The head of Dell's new research and development division has said the company could release a mood-reading application as soon as 2017.
Jai Menon told the BBC that Dell Research was working on software for existing brain activity headsets that would accurately identify a wearer's emotional states.
He added that he believed such tech had uses in both the office and home.
But some experts are sceptical about the project.
"I think the potential for these things is astronomical, but we've been told this technology has been five years away for decades," said Dr Bernie Hogan, a human-computer interaction expert from the University of Oxford.
Mr Menon, however, is more optimistic.
He said a team of two researchers were working with headsets made by Neurosky and other manufacturers - which cost between £60 to £120 - to see if they could be used to give a reliable indication of whether the wearer was happy, sad, bored or frustrated.
"If I can sense the user is working hard on a task, an intuitive computer system might then reduce distractions, such as allowing incoming phone calls to go directly to voicemail and not letting the user be disturbed," he suggested.
"Similarly, if they've been concentrating [for] a long time, maybe it could suggest a break."
He added that the kit could also be adapted for gamers - a market Dell already targets with its Alienware PCs.
"If someone is playing a game and it senses they are bored, it could ratchet up the level of challenge automatically. If it senses they are frustrated, maybe it's time to offer them a clue about how to proceed."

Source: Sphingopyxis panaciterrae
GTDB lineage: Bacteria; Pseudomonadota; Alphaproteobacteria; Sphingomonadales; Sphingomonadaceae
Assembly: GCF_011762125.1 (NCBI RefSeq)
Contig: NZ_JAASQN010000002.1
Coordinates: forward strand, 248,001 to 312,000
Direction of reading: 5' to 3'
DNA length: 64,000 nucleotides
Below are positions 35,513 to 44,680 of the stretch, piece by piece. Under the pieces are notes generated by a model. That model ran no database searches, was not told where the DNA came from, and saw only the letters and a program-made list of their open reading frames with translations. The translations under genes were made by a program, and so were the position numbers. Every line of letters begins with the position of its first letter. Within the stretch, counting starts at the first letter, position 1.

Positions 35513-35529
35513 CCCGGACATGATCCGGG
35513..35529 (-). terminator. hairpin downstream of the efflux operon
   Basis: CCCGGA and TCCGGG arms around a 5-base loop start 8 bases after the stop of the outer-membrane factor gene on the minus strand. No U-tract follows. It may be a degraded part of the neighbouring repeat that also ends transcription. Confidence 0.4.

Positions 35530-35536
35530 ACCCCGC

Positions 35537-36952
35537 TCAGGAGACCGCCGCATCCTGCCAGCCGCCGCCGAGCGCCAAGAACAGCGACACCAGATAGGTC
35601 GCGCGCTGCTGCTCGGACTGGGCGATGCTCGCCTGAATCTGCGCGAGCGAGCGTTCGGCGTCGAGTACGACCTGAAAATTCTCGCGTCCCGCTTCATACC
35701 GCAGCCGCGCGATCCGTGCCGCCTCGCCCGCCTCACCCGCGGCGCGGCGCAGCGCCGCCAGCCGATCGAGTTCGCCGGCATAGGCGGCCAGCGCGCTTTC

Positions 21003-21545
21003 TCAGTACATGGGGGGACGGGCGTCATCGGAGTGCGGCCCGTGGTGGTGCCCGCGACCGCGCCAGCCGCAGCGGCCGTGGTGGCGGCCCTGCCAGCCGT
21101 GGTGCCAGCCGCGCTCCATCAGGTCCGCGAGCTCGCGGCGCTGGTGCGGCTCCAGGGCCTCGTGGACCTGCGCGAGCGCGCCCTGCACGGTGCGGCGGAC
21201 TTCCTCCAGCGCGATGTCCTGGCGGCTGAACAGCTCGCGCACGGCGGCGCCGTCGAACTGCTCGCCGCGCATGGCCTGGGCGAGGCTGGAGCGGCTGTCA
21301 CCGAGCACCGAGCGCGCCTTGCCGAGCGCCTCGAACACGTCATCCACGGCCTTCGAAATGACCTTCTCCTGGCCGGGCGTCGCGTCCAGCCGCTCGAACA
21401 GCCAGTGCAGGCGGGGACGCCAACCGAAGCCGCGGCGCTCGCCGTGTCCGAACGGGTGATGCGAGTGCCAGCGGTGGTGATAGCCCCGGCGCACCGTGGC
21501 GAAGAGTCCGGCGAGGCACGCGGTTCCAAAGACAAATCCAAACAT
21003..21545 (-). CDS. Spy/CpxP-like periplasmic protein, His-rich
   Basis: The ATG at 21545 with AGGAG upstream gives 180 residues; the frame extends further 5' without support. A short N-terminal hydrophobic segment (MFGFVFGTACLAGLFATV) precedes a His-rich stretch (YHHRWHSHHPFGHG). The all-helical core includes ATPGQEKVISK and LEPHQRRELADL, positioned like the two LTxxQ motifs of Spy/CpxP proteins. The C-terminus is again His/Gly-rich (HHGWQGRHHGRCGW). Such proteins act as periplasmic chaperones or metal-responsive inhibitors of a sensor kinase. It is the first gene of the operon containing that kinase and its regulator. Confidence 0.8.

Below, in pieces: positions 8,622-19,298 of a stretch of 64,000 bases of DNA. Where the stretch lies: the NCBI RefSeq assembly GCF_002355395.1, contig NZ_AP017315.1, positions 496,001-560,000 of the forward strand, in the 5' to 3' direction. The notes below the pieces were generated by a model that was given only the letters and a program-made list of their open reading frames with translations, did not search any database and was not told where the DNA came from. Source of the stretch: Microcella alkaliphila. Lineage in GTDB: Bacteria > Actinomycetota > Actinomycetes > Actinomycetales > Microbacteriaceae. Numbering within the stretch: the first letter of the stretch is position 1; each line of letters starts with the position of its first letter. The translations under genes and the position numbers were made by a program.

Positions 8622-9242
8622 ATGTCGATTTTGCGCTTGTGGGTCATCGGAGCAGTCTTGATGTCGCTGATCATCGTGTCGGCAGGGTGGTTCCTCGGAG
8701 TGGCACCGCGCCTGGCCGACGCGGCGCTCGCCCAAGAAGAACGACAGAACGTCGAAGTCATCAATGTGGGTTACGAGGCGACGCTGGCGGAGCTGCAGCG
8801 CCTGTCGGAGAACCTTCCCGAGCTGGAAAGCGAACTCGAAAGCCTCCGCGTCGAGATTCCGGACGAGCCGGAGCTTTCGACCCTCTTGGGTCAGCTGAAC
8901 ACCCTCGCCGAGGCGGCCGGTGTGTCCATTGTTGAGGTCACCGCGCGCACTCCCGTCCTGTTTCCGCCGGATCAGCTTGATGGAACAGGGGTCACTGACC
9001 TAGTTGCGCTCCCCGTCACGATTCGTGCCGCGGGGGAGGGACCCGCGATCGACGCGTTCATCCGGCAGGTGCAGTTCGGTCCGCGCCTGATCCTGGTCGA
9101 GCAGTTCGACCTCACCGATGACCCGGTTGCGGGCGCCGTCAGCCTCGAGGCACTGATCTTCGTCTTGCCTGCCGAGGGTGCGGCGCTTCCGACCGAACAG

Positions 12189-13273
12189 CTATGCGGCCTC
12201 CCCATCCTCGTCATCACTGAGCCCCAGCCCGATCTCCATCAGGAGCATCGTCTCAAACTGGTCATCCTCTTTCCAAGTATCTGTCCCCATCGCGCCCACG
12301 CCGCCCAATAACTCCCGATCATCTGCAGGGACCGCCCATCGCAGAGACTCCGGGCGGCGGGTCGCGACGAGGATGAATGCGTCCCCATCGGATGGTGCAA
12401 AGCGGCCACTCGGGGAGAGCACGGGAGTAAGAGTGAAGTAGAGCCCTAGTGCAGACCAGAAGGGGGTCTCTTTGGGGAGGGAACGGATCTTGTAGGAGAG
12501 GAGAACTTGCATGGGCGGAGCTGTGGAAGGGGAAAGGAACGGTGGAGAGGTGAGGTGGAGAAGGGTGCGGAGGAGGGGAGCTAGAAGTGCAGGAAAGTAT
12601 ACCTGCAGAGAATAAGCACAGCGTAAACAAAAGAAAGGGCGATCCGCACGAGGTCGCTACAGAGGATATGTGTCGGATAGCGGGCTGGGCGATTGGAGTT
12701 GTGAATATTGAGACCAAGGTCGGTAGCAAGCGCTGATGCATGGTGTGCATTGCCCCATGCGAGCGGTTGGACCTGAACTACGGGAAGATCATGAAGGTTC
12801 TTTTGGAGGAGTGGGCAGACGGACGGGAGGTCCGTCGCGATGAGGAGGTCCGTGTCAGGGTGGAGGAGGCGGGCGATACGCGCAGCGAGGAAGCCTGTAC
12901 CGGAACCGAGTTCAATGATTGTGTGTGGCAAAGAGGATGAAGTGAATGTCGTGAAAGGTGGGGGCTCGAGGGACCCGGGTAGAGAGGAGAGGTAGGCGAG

Dell is not the only major tech company to investigate the idea.
IBM has tested uses for brain-monitoring gear at its research base in Hursley, England.
And the video games company Valve also experimented with building sensors into a controller that would adapt gameplay to the player's body state, but later abandoned the idea.
Mr Menon said the current version of the software being tested was only able to correctly identify a headset wearer's mood about half of the time, but added he expected the figure would improve.
"We're trying to push the accuracy of our software into the 90% or better range, and if we can get there then the product starts to make sense.
"If an individual device doesn't give us that accuracy then we will also add additional inputs - a pulse oximeter [to monitor the level of oxygen in a patient's blood] or ECG (electrocardiogram - a heart rhythm monitor) or other readings, to see if multiple inputs help the software get to the correct value."
Brain-monitoring hardware is already used to let people with severe disabilities control computers and wheelchairs with thought.
In addition, a London-based start-up recently paired a Neurosky headset with Google Glass to let wearers use their brainwaves to make the eyewear take photos.
But one academic suggested that identifying moods would prove more difficult.
"Taking a picture is a fairly simple thing, it's like an on-off switch," said Dr Simone Stumpf from the Centre for Human-Computer Interaction at City University London.
"With moods or emotional states, you have a range of states.
"The headsets are fairly intrusive as well, especially if you want ones with lots of reliable inputs.
"And with some of them to get a good connection you need to use saline solution on the pads - imagine wearing that for 12 hours, it's not really feasible."
Even if a mood-reading product did prove effective, Dr Hogan suggested many workers would prove resistant.
"The rights to my internal mind-state would be up for grabs," he said.
"Will it be a condition of my job that I wear something that monitors my mood? That's extremely scary and very different from a brain-control interface, which is more compelling."
Mr Menon stressed that Dell Research was only trialling mood-reading tech at this stage, and not designing a product for market.
But he added that he still believed his firm could release a software solution soon.
"My goal is to work on interesting things and then persuade the rest of the company to build the products," he said.
"But I suspect that within a three-year timeframe, if the experiments are successful, then such products can certainly be available."